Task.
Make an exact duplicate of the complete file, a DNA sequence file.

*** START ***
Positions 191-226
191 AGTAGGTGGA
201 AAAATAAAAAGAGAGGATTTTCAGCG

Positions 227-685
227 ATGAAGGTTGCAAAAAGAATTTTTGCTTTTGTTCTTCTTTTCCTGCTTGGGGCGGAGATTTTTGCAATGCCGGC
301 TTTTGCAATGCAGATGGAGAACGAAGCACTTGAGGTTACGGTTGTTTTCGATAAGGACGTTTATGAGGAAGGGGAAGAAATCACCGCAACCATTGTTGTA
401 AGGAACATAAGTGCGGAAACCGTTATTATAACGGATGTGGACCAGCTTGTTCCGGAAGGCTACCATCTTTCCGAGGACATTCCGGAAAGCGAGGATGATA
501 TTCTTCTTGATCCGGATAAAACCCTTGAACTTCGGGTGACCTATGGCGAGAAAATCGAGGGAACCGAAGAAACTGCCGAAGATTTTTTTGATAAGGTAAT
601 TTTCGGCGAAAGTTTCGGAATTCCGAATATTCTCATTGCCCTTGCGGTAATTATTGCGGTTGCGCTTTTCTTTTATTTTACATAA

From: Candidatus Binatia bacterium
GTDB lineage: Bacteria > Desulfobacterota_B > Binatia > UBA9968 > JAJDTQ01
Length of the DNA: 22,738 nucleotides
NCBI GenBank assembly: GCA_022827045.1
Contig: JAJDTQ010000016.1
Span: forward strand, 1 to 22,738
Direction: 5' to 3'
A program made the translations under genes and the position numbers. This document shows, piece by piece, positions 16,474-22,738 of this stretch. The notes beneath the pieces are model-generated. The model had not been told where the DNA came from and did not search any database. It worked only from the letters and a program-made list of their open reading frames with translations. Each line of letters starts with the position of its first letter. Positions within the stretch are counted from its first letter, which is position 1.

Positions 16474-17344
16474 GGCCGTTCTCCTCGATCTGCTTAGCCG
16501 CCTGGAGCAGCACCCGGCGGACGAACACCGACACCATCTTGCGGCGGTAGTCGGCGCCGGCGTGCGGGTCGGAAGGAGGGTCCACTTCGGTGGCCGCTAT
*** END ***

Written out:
Positions 191-226
191 AGTAGGTGGA
201 AAAATAAAAAGAGAGGATTTTCAGCG

Positions 227-685
227 ATGAAGGTTGCAAAAAGAATTTTTGCTTTTGTTCTTCTTTTCCTGCTTGGGGCGGAGATTTTTGCAATGCCGGC
301 TTTTGCAATGCAGATGGAGAACGAAGCACTTGAGGTTACGGTTGTTTTCGATAAGGACGTTTATGAGGAAGGGGAAGAAATCACCGCAACCATTGTTGTA
401 AGGAACATAAGTGCGGAAACCGTTATTATAACGGATGTGGACCAGCTTGTTCCGGAAGGCTACCATCTTTCCGAGGACATTCCGGAAAGCGAGGATGATA
501 TTCTTCTTGATCCGGATAAAACCCTTGAACTTCGGGTGACCTATGGCGAGAAAATCGAGGGAACCGAAGAAACTGCCGAAGATTTTTTTGATAAGGTAAT
601 TTTCGGCGAAAGTTTCGGAATTCCGAATATTCTCATTGCCCTTGCGGTAATTATTGCGGTTGCGCTTTTCTTTTATTTTACATAA

From: Candidatus Binatia bacterium
GTDB lineage: Bacteria > Desulfobacterota_B > Binatia > UBA9968 > JAJDTQ01
Length of the DNA: 22,738 nucleotides
NCBI GenBank assembly: GCA_022827045.1
Contig: JAJDTQ010000016.1
Span: forward strand, 1 to 22,738
Direction: 5' to 3'
A program made the translations under genes and the position numbers. This document shows, piece by piece, positions 16,474-22,738 of this stretch. The notes beneath the pieces are model-generated. The model had not been told where the DNA came from and did not search any database. It worked only from the letters and a program-made list of their open reading frames with translations. Each line of letters starts with the position of its first letter. Positions within the stretch are counted from its first letter, which is position 1.

Positions 16474-17344
16474 GGCCGTTCTCCTCGATCTGCTTAGCCG
16501 CCTGGAGCAGCACCCGGCGGACGAACACCGACACCATCTTGCGGCGGTAGTCGGCGCCGGCGTGCGGGTCGGAAGGAGGGTCCACTTCGGTGGCCGCTAT